Laser Therapy Effects on Joint Pain And Inflammation

Low-level laser therapy (LLLT) is a non-invasive, pain-free, light-based therapy that uses red and infrared light to target inflamed, injured, and diseased tissues. It is especially great for reducing inflammation, pain, and edema in damaged joints. LLLT does this by inducing an analgesic effect by disrupting axonal transport in small diameter fibers. Repeated treatments have been shown to lead to a significant reduction in central sensitization or hypersensitivity of the central nervous system due to chronic pain.

The science behind it:

LLLT targets an enzyme called Cytochrome C Oxidase which is found in the mitochondria of cells, the organelles that are responsible for cellular metabolism and giving the cell energy in the form of ATP. The absorption of light by Cytochrome C Oxidase (along with other molecules such as oxygen) activates the oxidative respiratory chain, the chemical reaction that allows the mitochondria to produce the ATP.

In the inflammatory process, there is an increase of nitric oxide which binds to the Cytochrome C Oxidase and competitively decreases oxygen resulting in a decreased amount of oxygen to be used by the cells. In LLLT, the light is absorbed by the Cytochrome C Oxidase and displaces the nitric oxide so the oxygen can be used to produce ATP. The cell’s metabolism is improved and inflammation slowly decreases resulting in a reduction of joint pain and inflammation.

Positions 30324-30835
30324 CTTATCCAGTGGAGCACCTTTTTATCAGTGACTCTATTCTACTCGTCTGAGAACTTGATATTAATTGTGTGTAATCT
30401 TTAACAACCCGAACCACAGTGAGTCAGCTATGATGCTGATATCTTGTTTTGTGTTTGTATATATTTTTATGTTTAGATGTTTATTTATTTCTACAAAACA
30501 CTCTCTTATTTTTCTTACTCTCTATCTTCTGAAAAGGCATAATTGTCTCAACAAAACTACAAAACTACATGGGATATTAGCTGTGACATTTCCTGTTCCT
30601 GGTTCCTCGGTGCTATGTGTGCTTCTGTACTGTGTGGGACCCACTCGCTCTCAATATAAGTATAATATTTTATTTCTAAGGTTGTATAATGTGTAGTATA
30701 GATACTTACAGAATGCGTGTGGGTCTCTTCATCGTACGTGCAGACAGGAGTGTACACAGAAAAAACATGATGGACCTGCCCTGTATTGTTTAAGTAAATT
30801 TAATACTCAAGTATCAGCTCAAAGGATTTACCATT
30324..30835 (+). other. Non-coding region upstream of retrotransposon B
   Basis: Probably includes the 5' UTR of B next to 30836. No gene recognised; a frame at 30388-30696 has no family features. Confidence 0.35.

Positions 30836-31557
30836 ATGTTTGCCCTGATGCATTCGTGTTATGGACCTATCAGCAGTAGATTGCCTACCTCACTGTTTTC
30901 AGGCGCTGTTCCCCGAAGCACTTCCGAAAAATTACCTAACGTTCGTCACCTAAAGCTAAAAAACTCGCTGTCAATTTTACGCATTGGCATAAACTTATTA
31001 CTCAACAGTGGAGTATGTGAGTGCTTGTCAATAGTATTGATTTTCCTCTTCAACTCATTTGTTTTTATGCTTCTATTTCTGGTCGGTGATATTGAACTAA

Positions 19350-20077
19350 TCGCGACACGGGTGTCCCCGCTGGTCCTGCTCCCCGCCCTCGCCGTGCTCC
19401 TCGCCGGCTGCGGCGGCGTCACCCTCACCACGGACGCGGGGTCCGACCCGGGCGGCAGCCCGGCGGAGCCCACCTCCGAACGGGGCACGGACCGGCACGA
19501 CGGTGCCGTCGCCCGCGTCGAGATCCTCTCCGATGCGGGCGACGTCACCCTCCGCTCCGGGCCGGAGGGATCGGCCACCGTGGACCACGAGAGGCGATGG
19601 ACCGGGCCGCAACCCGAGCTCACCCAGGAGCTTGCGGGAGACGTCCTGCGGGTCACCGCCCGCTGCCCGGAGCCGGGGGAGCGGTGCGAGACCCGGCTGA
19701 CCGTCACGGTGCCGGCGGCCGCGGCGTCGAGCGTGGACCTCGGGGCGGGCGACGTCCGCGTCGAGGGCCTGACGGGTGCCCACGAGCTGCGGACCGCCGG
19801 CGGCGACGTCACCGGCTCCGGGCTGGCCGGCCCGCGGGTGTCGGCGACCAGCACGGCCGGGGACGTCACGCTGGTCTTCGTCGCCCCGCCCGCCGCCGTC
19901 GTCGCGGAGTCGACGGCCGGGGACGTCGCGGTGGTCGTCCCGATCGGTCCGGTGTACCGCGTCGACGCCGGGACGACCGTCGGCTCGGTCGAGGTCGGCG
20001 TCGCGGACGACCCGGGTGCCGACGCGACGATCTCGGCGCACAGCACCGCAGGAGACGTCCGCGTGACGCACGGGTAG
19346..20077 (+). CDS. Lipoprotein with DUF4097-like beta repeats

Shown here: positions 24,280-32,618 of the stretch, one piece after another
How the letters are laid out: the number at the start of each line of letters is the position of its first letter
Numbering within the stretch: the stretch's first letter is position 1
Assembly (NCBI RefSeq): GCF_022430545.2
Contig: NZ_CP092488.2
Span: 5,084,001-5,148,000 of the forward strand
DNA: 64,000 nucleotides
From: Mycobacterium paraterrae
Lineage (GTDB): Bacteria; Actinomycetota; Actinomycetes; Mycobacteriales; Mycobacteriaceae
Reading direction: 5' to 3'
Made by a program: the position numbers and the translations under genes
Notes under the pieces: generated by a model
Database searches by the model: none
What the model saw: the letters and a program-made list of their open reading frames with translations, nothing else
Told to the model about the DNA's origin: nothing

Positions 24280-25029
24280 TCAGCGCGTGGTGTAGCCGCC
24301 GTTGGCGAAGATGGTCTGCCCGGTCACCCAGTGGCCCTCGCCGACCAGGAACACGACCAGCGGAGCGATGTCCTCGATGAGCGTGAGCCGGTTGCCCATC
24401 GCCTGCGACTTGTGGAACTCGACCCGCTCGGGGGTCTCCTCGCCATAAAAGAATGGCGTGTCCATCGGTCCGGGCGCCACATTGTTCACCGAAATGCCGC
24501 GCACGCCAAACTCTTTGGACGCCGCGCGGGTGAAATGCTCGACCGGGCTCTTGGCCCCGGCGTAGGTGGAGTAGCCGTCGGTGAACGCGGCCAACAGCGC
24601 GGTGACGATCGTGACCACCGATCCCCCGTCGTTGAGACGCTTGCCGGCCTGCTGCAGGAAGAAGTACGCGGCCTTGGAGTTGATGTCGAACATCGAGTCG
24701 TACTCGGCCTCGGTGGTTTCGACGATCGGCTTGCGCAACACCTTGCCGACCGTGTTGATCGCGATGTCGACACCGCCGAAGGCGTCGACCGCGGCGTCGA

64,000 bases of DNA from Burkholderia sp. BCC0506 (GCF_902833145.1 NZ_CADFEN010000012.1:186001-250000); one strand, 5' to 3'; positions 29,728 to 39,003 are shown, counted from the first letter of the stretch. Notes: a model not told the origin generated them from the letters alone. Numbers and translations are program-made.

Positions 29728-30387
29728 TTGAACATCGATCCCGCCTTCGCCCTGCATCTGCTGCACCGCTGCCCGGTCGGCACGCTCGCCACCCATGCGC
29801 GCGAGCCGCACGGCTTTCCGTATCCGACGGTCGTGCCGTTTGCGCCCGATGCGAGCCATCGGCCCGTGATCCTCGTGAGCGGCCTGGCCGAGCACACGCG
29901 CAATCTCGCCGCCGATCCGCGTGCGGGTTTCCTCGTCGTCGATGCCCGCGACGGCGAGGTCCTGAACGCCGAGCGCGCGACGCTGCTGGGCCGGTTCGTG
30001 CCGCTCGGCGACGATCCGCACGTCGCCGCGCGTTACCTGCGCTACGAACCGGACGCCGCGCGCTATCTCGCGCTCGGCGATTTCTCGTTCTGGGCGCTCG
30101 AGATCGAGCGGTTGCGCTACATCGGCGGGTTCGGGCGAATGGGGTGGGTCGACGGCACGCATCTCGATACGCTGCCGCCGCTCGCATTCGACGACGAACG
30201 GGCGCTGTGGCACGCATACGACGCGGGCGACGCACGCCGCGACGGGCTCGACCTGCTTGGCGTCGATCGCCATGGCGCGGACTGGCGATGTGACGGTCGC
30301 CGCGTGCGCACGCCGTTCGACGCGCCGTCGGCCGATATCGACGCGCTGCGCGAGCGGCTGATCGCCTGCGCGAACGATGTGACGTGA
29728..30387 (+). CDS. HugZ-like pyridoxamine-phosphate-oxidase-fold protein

How laser light therapy heals the cells:

LLLT increases the amount and functionality of macrophages and neutrophils, which remove damaged cells and breaks the cycle of chronic inflammation. It also decreases the amount of oxidative stress around the joint which promotes cell survival and reduces cellular damage. Anti-inflammatory cytokines are increased in response to light therapy and prevent the stalling in the inflammatory phase and promote tissue repair. There is also a decrease in pro-inflammatory cytokines and prostaglandins which results in decreased pain.

The evidence:

In a meta-analysis compiling 16 different clinical trials of neck pain, LLLT was shown to reduce pain immediately after treatment in acute neck pain and with up to 22 weeks of relief for chronic neck pain sufferers after a completed program.

Another study using lab rats induced with rheumatoid arthritis concluded that LLLT is able to modulate the inflammatory response both in early as well as late progression stages of RA.

Osteoarthritis of the knee was studied resulting in findings showing significant improvement of joint flexion with lasting results as well as less pressure sensitivity of the joint. Thermographs showed higher temperatures due to increased microcirculation around the knee (improved due to angiogenesis).